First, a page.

‘Post-pandemic’ will disrupt higher education – education specialists – Manila Bulletin

The next normal or post-pandemic will have a very “disruptive” world, especially for higher education, according to education specialists.


“It will be a very disruptive world. It’s a technologically disruptive future because of the fourth industrial revolution [or the trend towards automation in manufacturing technologies and processes which include artificial intelligence and Internet of things]global warming and climate change, zoonoses and the pandemic,” said Cynthia Bautista, Vice President of Academic Affairs, University of the Philippines (UP), during the #PilipiLUNAS2022 virtual forum hosted by UP Diliman.

Bautista added that the global response to these global higher education challenges is for “sustainable development and lifelong learning.”

She also mentioned that the imperatives need to be addressed in the next normal to fully accomplish the paradigm shift from education to learning, develop lifelong learning pathways in higher education, implement implement and institutionalize the Philippine qualifications framework, and operationalize and articulate public-private education.

“The disruptive world also demands different skills and abilities from the graduates we will produce. We have to change the program can’t be the same as before,” Bautista said.

Dean of UP Visayas Tacloban College and UP Open University Professor Dr. Patricia Arinto suggested that higher education institutions should pay more attention to general education (GE) which serves as the foundation or foundation to the undergraduate program.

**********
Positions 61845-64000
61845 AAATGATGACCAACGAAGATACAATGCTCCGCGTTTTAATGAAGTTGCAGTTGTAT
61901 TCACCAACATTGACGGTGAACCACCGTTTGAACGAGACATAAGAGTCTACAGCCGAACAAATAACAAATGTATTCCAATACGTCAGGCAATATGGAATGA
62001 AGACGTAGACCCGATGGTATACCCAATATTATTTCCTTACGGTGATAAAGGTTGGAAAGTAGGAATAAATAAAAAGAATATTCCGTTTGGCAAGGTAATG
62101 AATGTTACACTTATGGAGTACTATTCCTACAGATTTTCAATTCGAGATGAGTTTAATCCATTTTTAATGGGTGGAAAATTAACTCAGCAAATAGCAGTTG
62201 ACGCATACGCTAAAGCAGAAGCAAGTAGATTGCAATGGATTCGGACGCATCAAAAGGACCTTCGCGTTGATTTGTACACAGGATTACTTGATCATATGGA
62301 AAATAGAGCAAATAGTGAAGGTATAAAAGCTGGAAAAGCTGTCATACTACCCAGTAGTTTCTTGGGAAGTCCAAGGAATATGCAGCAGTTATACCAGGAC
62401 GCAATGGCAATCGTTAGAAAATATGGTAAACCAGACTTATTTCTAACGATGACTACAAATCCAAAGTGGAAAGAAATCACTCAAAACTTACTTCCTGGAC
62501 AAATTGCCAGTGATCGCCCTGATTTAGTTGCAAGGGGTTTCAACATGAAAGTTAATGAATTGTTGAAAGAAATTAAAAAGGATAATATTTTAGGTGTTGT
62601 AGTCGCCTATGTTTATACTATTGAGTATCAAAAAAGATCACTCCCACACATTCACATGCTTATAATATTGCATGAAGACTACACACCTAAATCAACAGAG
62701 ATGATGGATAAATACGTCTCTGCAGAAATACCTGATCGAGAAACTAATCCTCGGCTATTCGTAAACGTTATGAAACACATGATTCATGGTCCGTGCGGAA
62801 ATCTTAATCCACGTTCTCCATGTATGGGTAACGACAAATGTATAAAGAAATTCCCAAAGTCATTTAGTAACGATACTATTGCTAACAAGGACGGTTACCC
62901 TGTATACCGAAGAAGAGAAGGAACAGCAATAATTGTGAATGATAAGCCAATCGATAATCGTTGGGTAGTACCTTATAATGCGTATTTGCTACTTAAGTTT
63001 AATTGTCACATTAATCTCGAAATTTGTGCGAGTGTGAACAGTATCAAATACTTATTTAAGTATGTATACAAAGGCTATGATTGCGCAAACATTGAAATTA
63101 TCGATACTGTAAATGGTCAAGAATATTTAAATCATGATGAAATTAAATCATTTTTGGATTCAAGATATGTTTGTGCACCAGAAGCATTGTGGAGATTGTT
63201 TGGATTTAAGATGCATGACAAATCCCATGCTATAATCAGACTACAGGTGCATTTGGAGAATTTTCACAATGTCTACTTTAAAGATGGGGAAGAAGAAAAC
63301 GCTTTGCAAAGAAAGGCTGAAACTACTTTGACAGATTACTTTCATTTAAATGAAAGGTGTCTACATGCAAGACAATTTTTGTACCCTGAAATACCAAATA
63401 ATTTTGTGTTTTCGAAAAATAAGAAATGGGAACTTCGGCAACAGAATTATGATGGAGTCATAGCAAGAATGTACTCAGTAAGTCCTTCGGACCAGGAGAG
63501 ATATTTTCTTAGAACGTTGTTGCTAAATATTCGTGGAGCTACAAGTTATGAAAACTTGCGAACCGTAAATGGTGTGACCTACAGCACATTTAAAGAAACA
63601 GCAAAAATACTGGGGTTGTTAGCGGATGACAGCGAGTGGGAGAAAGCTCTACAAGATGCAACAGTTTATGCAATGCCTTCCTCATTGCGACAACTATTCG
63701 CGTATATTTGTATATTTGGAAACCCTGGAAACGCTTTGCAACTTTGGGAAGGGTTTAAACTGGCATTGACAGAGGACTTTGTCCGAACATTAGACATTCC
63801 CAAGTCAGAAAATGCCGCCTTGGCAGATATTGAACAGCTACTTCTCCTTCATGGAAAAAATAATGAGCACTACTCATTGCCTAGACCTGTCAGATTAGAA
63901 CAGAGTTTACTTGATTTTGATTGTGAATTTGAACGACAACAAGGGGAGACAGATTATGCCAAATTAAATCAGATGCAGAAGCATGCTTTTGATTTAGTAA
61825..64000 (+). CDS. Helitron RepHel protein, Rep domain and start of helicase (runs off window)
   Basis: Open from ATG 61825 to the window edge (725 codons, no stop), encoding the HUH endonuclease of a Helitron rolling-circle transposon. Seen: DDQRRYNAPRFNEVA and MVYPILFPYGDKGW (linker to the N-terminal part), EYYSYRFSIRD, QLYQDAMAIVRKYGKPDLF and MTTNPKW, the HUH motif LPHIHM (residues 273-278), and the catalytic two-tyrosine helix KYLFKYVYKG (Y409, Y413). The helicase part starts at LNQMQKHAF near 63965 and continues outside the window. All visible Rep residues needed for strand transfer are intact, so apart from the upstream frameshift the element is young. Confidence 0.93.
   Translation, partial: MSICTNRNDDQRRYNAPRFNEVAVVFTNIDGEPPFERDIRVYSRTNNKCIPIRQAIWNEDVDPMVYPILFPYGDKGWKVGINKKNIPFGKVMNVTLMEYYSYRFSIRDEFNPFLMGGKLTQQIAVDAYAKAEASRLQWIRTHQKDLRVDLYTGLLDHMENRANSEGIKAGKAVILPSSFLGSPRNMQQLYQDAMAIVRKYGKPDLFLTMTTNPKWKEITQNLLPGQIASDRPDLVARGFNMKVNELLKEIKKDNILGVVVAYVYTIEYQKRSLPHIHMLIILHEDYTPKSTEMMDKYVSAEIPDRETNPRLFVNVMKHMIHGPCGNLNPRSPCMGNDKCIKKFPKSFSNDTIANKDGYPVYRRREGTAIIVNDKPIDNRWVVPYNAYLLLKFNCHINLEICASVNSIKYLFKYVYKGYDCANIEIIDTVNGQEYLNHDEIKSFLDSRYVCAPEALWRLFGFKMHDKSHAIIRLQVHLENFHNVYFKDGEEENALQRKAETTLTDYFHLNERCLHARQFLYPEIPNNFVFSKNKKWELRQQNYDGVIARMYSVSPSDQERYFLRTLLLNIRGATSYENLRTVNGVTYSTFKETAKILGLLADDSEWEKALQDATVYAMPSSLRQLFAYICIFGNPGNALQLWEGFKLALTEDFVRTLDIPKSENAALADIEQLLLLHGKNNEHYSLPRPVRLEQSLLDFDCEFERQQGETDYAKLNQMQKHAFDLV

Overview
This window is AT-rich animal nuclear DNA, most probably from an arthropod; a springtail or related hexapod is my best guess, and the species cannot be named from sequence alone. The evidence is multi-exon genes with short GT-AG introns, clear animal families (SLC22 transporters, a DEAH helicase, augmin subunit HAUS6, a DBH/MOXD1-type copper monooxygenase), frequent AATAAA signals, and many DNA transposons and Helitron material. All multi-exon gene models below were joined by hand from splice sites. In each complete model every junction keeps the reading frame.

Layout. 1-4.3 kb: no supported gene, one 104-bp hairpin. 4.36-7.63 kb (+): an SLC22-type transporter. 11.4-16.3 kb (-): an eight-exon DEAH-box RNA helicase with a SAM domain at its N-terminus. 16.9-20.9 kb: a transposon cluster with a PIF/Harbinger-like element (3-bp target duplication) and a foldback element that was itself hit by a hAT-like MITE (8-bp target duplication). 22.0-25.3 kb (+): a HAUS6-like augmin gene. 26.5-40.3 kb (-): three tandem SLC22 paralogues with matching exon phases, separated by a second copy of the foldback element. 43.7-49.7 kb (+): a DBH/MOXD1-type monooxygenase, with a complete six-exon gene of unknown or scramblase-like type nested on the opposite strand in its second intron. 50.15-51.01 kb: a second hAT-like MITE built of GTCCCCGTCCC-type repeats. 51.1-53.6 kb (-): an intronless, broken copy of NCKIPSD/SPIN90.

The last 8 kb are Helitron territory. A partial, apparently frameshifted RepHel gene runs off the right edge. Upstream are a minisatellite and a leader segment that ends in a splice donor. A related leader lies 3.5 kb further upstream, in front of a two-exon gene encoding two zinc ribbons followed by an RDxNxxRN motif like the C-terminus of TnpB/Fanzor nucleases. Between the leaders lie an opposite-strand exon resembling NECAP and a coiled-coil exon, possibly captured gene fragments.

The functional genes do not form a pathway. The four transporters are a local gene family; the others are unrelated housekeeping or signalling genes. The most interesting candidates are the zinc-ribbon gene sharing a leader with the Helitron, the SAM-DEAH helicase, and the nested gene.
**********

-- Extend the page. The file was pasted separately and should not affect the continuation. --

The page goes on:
“Instead of the traditional mode of GE course delivery, I suggest, the virtual GE curriculum comprised entirely of GE [massive open online courses] which are short online courses in the humanities, social sciences, natural sciences and mathematics,” Arinto said.

Arinto noted that these short online courses can be in different formats such as lectures or workshops, and students can also choose courses in each track and they would be evaluated based on their automated exams, reflection papers, video projects or podcasts.

She also suggested giving students certificates of completion instead of grades.

“GE courses will develop essential skills that in today’s era should include not only critical thinking but also critical digital literacies and improve student engagement in GE through [a] greater course variety, shorter bursts, and digital pedagogies,” Arinto added.

Meanwhile, UP College of Education professor Dina Ocampo said gaps in program implementation in basic and higher education were “massive”.

“Research has shown that those who have access to technology and materials have had an advantage during this time and many children fall through the gap because they have so little or so limited access,” Ocampo noted. .

According to Ministry of Education data for the school year (SY) 2019-2020 to SY 2020-2021, enrollment in basic education fell from 27,008,605 enrollees to only 24,568,570 enrolments, respectively.

The Philippine Association of State Universities and Colleges, meanwhile, had estimated that there were a total of 44,069 university students who were not enrolled in SY 2020-2021.

To ensure continuity from basic to higher education, Ocampo suggested recognizing and addressing pre-existing poverty and inequalities.

Access to libraries and multimedia materials in communities and schools must also be provided, she added, as well as to strengthen the infrastructure for access to the Internet, technology and digital tools.



Previous Battles erupt over banning LGBTQ topics in US classrooms
Next Column: The bill for the education savings account away from home | Opinion